In response to a recent article in The Sun on the Maryland Center for Excellence on Early Intervention for Serious Mental Illness, Rene Muller suggests that murder may be an understandable response to overwhelming anxiety and trauma and efforts to treat these people with medications may be misguided. In the process of putting forth this argument in his commentary, "Mental health profession falls short in stopping violence" (Oct. 28), Mr. Muller reduces the treatment of mental illnesses with psychotic symptoms to the choice between pharmacological and psychosocial intervention and does his readers a further disservice by inaccurately portraying the mission of Maryland's Center for Excellence on Early Intervention for Serious Mental Illness.
We appreciate that many biological and environmental issues may create a psychotic disorder in a vulnerable individual. However, we believe the choice between biological and psychosocial treatments for the treatment of people presenting with psychotic symptoms is a false polemic. Multiple empirical studies have demonstrated that interventions which combine biological and psychosocial treatments are significantly more effective than the use of a single modality.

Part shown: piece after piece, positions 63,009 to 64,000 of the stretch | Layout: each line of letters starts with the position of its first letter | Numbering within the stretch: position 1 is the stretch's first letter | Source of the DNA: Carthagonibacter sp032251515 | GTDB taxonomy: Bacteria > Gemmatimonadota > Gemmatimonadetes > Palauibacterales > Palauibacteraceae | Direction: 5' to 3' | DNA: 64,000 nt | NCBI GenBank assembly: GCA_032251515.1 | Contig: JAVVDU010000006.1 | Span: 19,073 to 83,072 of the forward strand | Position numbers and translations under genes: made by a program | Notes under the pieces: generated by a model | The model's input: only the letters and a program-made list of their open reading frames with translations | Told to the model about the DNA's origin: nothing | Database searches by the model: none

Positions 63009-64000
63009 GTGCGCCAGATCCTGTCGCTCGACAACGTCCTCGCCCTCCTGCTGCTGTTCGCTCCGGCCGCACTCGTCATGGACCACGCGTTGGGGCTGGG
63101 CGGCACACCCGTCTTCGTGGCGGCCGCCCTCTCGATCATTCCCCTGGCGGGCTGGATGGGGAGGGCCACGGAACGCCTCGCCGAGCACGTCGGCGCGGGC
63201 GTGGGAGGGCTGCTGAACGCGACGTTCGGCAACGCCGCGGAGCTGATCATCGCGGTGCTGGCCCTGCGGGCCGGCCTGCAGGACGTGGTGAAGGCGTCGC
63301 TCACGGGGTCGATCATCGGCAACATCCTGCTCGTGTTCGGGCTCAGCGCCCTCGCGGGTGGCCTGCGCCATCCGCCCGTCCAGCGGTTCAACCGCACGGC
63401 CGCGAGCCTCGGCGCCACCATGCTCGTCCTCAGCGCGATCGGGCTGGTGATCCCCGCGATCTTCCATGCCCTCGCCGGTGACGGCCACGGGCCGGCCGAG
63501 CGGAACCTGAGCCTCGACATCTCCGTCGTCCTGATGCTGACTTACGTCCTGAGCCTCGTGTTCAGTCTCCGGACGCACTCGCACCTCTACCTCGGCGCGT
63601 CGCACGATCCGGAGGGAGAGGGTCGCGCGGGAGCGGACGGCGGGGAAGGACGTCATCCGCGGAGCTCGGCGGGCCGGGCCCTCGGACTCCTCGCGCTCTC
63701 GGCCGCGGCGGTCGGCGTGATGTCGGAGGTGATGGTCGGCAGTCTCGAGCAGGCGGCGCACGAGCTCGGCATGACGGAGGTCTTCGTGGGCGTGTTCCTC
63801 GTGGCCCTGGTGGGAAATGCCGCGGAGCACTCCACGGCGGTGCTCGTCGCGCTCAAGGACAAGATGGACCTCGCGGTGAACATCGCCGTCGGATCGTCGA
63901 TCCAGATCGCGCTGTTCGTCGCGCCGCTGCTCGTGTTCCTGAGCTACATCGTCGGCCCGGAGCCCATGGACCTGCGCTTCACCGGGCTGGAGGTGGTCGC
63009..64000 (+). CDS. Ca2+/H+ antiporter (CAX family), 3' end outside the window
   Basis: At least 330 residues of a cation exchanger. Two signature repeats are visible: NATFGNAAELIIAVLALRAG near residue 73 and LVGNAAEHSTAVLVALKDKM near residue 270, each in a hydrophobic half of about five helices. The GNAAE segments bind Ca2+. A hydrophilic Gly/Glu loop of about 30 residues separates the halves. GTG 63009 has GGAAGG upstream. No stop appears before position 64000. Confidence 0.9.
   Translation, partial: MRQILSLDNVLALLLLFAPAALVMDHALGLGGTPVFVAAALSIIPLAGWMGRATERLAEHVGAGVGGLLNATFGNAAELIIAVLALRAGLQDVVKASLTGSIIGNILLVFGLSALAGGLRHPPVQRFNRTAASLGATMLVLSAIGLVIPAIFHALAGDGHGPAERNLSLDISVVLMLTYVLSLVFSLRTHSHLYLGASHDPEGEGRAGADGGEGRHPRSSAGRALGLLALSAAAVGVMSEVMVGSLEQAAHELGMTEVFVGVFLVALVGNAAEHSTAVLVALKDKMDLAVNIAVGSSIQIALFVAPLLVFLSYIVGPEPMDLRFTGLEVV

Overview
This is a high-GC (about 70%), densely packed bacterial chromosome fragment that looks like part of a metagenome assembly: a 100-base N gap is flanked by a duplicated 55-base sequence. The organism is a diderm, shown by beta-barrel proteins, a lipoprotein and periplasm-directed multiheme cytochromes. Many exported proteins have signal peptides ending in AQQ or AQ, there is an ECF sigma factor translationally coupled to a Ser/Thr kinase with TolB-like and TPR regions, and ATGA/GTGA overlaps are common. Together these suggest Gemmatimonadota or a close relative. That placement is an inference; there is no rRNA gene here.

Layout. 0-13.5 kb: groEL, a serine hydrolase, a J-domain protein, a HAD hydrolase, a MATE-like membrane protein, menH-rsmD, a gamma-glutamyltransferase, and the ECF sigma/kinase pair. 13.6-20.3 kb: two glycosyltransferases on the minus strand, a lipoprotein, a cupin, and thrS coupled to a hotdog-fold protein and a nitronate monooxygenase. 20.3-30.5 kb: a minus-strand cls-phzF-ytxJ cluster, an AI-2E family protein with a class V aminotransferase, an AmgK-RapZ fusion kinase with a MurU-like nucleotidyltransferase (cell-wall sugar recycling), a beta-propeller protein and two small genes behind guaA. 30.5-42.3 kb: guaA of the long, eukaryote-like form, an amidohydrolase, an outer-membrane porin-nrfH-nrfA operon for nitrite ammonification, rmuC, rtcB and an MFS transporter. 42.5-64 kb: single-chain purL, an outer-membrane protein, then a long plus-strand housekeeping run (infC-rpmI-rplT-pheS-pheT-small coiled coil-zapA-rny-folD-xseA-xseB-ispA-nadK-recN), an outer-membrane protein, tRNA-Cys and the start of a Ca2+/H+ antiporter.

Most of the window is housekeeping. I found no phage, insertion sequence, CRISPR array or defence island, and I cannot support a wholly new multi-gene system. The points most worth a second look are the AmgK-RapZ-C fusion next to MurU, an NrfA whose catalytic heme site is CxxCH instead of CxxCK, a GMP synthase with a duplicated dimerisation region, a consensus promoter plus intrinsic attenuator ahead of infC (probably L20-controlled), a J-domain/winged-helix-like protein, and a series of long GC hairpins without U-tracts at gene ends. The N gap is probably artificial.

Our other concern with the op-ed from Mr. Muller is the assertion that the Maryland Center for Excellence on Early Intervention for Serious Mental Illness is designed to reduce the chance that people with mental illness will become "killers." The goal of the center is not about reducing the risk of mass murder. Such violence is extremely rare for persons with psychotic disorders and would be a poor target for this program. Rather, the goals of the newly created center are to create a system in Maryland to identify adolescents and young adults who are at risk for developing a mental disorder with psychosis and initiating interventions which are hoped to change the course of a developing illness. The ultimate goal is to study and learn from diagnostic and intervention paradigms in an effort to improve the recognition and treatment of these often crippling disorders.
Drs. Robert W. Buchanan and Scott T. Aaronson
The writers are, respectively, director for the Maryland Center for Excellence on Early Intervention for Serious Mental Illness and president of the Maryland Psychiatric Society.
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